Along with a plant-filled organic garden with plenty of insects and nesting places, there are several other things you can do to attract birds to your garden and encourage them to settle in.
How to Attract Birds to Feeders
When it comes to attracting birds to our feeders, some things are within our control and others are not.
It all starts with an abundant garden with plenty of plants—trees, shrubs, annuals, and perennials, that encourage the entire circle of life. This means insects, mammals, and everything that brings a garden to life.
With plenty of places to nest, rest, and go about their birdly business, you can also add bird feeders to supplement their diets.
As we spend more time in the garden we notice that bird species vary somewhat, week by week, and season by season, and individual food preferences can change.
One year the goldfinches may be nuts for nijer seed (thistle seed), and, all of a sudden, they refuse to touch it. A year later, it may be the number one favorite food once again.
Birds also take cues and learn from one another. Adventuresome birds are the first to try a new feeder and soon fly off to tell their friends about the new food source. Yet, one bad experience at a feeder, or a perceived threat, is enough to keep a flock away for days or weeks.
But, beyond these quirks, the weather, and the seasons, there are some things you can do to make your feeders more inviting.
Use these tips to welcome the birds into your garden and call it home.
1Provide Feeders That Suit the Birds
Know the birds in your region and their feeding habits.
Some like to eat at ground level, others enjoy feeders higher up, and a few will take food from both but may fly off with it to a secondary location to stash or eat it.
Juncos and mourning doves are familiar ground feeders. To assist them, place their feed on the ground or low, open platform feeders. All leftover seeds and debris should be cleared away daily.
Other larger birds, like blue jays, need a secure surface off the ground to grab their food—a swinging feeder is hard to manage! They can be quite boisterous amongst the smaller birds which is why a feeder dedicated to the bigger birds, some distance away, is desirable. A wire ring loaded with shelled peanuts or a tall platform or sturdy hopper feeder are good for birds like this. There is more on this below.
Smaller songbirds appreciate tube-style feeders with perches just long enough to accommodate their little bodies and too awkward for the big birds to land on. Some of these feeders have weight-sensitive perches which close the doors to the feed ports when anything heavier than a sparrow lands on them. This is good for discouraging any heavier birds, chipmunks, or squirrels.
Some birds will never use your feeders but may appreciate the food you provide. If I find grubs while digging in the garden, I toss them nearby, knowing a hungry robin is always watching me work and will come get them within a minute or so.
Waxwings may never land on feeders, but a plate of dried fruit hanging from a tree branch can have them chattering and dining for an afternoon.
Related: Bird Feeder Buying Guide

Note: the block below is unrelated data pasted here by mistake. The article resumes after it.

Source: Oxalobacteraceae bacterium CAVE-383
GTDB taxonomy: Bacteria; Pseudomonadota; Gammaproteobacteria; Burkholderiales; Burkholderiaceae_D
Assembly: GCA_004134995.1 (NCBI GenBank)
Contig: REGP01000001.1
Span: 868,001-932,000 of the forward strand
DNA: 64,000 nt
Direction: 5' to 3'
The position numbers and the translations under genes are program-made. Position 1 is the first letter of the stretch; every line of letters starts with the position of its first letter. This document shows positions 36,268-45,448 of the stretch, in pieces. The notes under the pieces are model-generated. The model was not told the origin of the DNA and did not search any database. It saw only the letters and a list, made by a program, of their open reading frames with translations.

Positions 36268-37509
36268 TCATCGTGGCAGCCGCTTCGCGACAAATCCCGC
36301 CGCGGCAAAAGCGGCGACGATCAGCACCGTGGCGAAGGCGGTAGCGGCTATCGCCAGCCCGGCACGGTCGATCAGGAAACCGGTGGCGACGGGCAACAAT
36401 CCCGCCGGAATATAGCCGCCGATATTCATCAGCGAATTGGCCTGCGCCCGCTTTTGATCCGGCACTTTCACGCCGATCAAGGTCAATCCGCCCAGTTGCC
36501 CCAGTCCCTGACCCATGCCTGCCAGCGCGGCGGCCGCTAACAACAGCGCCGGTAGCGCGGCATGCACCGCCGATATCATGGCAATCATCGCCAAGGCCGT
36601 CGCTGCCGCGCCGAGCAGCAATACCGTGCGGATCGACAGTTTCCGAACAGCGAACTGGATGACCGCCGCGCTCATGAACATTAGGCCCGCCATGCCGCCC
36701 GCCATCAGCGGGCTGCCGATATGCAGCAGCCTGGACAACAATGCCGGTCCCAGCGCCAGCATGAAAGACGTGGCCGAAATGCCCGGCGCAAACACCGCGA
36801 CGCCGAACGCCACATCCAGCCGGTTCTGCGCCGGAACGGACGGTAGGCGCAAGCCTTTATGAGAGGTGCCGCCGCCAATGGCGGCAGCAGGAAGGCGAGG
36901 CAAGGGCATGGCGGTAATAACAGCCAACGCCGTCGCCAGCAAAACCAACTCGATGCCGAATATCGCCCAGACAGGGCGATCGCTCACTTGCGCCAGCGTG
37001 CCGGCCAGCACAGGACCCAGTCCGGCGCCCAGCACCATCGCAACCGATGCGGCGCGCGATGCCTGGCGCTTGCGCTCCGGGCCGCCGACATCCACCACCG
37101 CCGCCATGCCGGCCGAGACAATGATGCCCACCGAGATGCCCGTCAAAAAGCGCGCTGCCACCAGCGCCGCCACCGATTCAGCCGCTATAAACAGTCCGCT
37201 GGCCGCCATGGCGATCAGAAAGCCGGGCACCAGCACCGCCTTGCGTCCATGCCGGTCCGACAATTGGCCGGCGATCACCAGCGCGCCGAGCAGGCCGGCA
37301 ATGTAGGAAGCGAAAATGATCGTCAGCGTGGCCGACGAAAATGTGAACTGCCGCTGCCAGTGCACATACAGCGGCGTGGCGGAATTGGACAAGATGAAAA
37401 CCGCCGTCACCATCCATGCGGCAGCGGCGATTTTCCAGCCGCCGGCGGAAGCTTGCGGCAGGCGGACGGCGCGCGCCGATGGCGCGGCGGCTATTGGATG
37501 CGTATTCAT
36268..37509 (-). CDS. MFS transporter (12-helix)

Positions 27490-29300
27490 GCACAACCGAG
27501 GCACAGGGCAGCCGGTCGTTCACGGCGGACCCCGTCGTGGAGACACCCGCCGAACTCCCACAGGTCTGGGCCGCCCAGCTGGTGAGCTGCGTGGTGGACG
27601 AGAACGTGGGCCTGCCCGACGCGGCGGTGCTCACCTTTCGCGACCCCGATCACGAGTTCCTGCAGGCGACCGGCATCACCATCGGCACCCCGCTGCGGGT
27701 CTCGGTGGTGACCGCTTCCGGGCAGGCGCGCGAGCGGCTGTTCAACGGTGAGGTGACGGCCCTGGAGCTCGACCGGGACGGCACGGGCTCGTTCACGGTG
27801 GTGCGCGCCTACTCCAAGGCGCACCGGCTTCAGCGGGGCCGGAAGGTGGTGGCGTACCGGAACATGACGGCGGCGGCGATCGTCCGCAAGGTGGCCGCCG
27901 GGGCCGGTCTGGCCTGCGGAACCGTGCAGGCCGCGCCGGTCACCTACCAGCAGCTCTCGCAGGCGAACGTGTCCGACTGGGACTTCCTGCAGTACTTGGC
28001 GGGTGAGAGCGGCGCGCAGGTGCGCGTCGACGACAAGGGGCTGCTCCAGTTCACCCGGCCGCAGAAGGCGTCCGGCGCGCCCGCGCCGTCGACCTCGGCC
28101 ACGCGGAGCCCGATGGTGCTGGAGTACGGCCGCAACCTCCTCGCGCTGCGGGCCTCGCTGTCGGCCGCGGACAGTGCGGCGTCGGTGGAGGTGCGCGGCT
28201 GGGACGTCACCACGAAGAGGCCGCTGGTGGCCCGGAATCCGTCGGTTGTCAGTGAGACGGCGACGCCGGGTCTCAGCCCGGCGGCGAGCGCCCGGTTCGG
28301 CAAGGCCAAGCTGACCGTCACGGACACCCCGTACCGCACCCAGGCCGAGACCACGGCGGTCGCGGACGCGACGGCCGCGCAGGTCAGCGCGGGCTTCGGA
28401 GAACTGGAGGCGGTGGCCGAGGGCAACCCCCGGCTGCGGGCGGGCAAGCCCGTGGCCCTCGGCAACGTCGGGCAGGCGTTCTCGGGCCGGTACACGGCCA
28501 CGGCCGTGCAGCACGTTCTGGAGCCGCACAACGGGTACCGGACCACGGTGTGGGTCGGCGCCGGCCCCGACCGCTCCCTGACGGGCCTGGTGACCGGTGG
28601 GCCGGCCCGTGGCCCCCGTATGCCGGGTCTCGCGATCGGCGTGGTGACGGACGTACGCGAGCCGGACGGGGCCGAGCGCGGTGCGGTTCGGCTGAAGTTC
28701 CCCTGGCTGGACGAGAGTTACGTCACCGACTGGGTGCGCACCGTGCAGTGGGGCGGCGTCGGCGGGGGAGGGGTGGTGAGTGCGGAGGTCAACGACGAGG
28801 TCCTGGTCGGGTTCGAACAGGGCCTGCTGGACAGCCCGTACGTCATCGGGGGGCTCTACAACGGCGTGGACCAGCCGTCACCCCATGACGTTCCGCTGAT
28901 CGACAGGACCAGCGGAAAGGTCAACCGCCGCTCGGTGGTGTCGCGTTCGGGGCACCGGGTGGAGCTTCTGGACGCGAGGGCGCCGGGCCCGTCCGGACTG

2Make It Easy to Dine
Wild birds are eating for survival and the easier it is to eat, the better.
Not only should the feeders be secure and easy to access but the food choices should involve little work.
This is why black-oil sunflower seeds are the top recommended birdseed: unlike striped sunflower seeds, they are easy to open and high in much-needed fat.
Some gardeners say they do fine with the striped seeds but overall the black-oil ones give a bigger nutritional bang for your buck.
Related: How to Choose the Best Birdseed
3Space Out Your Feeders
It’s unnatural for multiple species to share a feeder and, without routine cleaning, it can spread disease.
The best option, if possible, is to provide various styles of feeders some distance apart, to give everyone a more relaxed dining environment.
4Choose Safe Locations
I know some of us will not have much choice about where the feeders go but, if you can, the ideal is to have them in a quiet, open spot, with minimal distractions or interruptions, out of the wind, and away from shrubs or bushes where an outdoor cat or other predator could hide.
They do, however, need nearby branches or somewhere to perch while waiting for their turn to eat.
Related: How to Hand Feed Wild Birds
5Be Patient and Consistent
If you are new to feeding wild birds, it can take time for the local populations to notice your feeders.
If you have placed your feeders in good locations, and predators are not present, eventually the word will spread that there is fresh, delicious food available.
The sound of running water also attracts birds and other wildlife.
If I haven’t put out seed for a while, I use peanut butter to notify the birds.
Peanut butter suet (recipe here) or even just smooshing a bit of peanut butter on the feeder is enough to send the scent signal that dinner is served. This always gets the nuthatches and woodpeckers coming by, which in turn gets the attention of the others.
6Keep Feeders Clean
I’ve often wondered why birds sometimes flat-out reject a birdfeeder they have previously enjoyed.
Whether they sense it or not, bird feeders can spread disease.
This tells how to clean and disinfect your feeders and birdbaths on a regular basis.
Other times the rejection may be something impossible to assess, but cleaning everything, adding fresh food, and checking for predators is always a good idea.
~Melissa the Empress of Dirt ♛